Pregnancy App Article: "Backache"

Week 14
Week 36
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Straight up, it's a pain
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Back pain is a particularly grim affliction, simply because there's really very little you can do without involving your back in some way.

When you're pregnant, you're loaded up with baby like an old pack horse and your poor old back is crucial in helping to carry that extra weight. Meanwhile, pregnancy hormones loosen up your ligaments and muscles, which can leave you vulnerable. This is compounded by your posture which can often suffer as you try to accommodate your growing bump.

And it gets worse. In some cases, the strain of extra pressure and inflammation on the sciatic nerve can result in pain that spreads through your buttocks and thighs: this is called sciatica. It is, quite literally, a pain in the bum.

So: what to do about it? First thing's first - get all the help you can. Don't be afraid to ask friends and family to lend a hand, especially if you have older kids to look after. You also need to think about altering your work routine if it involves any heavy lifting, standing or sitting for prolonged periods. 

Relief from back pain: what works?
  • Warmth. A hot water bottle, heated cushion or warm bath can help soothe aching muscles.
  • Gentle exercise. Swimming is great as it takes the weight off, and pregnancy yoga or pilates can help stretch and strengthen muscles.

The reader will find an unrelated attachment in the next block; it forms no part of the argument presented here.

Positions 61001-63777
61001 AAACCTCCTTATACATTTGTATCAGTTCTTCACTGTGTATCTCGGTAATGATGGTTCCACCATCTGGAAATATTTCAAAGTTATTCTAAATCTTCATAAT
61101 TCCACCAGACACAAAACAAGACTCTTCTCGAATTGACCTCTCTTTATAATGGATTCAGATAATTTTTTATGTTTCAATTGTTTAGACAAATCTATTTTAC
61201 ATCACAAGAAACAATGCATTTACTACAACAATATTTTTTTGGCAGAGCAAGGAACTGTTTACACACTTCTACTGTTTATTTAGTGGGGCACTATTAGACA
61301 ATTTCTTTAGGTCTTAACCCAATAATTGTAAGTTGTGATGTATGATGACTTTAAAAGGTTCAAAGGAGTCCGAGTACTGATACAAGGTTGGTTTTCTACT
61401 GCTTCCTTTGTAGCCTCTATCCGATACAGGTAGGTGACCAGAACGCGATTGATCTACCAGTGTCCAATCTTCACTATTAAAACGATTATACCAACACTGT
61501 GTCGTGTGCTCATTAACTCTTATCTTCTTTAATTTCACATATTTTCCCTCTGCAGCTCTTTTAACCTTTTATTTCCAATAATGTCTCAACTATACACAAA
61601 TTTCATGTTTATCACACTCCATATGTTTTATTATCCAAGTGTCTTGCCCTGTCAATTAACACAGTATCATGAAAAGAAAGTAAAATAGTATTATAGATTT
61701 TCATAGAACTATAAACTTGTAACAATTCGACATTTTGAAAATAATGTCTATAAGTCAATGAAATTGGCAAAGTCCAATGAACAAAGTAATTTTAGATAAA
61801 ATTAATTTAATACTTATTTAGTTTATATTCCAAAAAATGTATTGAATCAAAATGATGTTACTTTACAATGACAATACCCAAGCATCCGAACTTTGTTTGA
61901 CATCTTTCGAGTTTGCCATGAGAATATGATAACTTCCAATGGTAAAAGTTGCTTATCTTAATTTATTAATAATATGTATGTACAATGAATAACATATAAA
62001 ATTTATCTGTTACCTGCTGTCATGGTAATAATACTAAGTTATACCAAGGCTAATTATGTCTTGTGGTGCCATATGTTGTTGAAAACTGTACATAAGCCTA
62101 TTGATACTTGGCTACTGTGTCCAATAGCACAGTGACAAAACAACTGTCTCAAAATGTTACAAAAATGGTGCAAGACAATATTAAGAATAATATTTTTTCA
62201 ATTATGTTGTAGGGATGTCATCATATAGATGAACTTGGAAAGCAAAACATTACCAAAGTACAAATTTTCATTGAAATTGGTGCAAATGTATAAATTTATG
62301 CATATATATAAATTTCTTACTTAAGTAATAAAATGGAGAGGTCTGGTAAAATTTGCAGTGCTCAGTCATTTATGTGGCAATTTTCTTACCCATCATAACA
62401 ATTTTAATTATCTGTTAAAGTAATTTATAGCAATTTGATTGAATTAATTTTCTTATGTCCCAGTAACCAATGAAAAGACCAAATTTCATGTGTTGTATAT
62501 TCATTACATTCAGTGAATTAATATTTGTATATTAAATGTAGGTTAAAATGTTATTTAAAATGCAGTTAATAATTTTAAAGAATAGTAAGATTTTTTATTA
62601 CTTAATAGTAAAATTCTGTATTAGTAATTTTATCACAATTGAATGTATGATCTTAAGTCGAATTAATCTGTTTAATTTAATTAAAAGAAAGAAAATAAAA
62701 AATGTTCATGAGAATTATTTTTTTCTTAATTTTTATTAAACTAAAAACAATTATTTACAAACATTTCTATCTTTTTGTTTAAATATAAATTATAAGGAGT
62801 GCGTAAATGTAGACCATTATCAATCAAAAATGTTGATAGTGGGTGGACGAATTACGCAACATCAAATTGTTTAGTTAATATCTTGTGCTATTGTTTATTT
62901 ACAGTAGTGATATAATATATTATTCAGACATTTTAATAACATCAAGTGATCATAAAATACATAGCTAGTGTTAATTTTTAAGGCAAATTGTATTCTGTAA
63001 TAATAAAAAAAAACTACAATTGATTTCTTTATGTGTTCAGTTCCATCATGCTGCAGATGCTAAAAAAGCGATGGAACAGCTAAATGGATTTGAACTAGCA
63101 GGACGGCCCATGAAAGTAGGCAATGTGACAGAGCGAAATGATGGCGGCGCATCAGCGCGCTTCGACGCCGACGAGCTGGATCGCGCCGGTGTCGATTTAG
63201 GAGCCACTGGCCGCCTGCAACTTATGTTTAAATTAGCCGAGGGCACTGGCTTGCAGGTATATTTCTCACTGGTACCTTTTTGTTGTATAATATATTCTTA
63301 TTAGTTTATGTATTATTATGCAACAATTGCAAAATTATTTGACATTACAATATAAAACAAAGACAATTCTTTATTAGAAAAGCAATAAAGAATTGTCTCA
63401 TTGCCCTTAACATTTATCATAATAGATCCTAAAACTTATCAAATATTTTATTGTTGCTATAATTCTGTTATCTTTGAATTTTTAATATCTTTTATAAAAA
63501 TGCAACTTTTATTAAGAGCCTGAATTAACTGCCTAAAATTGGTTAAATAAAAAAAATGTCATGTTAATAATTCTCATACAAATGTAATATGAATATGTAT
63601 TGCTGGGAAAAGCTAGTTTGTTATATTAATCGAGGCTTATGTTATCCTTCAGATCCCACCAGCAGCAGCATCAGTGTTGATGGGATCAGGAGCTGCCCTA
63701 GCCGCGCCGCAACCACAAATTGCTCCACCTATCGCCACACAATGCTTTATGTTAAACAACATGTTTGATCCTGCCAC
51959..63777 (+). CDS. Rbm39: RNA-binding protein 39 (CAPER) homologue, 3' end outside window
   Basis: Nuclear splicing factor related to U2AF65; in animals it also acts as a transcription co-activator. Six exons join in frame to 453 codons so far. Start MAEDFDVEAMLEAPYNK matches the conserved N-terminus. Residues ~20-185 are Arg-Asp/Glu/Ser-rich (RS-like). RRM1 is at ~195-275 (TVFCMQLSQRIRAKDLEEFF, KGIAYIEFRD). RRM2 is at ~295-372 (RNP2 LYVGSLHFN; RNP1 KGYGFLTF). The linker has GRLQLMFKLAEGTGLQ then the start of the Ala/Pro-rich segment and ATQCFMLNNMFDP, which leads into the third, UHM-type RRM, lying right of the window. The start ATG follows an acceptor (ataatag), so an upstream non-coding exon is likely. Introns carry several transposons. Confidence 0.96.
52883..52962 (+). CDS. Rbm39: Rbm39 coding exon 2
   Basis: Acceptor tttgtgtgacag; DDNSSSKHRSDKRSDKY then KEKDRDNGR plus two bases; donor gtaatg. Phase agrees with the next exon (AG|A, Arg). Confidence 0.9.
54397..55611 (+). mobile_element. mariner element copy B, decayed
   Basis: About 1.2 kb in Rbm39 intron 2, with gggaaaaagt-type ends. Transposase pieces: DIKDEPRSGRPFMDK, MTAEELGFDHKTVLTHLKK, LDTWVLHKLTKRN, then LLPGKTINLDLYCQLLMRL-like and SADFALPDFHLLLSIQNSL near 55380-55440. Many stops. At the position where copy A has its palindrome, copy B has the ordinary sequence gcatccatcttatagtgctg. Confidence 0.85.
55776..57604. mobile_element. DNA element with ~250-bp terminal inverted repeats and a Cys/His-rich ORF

• Physiotherapy.  Ask your GP or midwife to refer you to get advice on exercises that can help or activities to avoid.
  • An elasticated support belt or 'belly bra' (just as sexy as it sounds) can offer some relief.
  • Complementary therapies: acupuncture, osteopathy or chiropractic could be worth a try.
Finding a comfortable position
  • Lie down on your side, with a pillow between your knees, to take the pressure off your back.
  • Wear flat, comfy shoes - heels will push your body even further forward than your baby does.
  • If you have to stand for a long time, hold your shoulders back and keep your legs apart (but essentially, try to avoid having to stand at all costs).
  • If you have a toddler to lift, bend your knees and use the muscles in your legs to lift them up.
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I had dreadful backache during my pregnancy, and for six weeks after the birth. I went to see a physiotherapist and the relief was immense.
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I had an inflamed sacrum, which is just as scary and horrid as it sounds, and was spending a part of every day in tears because everything I did made it hurt.
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Things like climbing in and out of bed a certain way reduced the strain on my muscles and ligaments.
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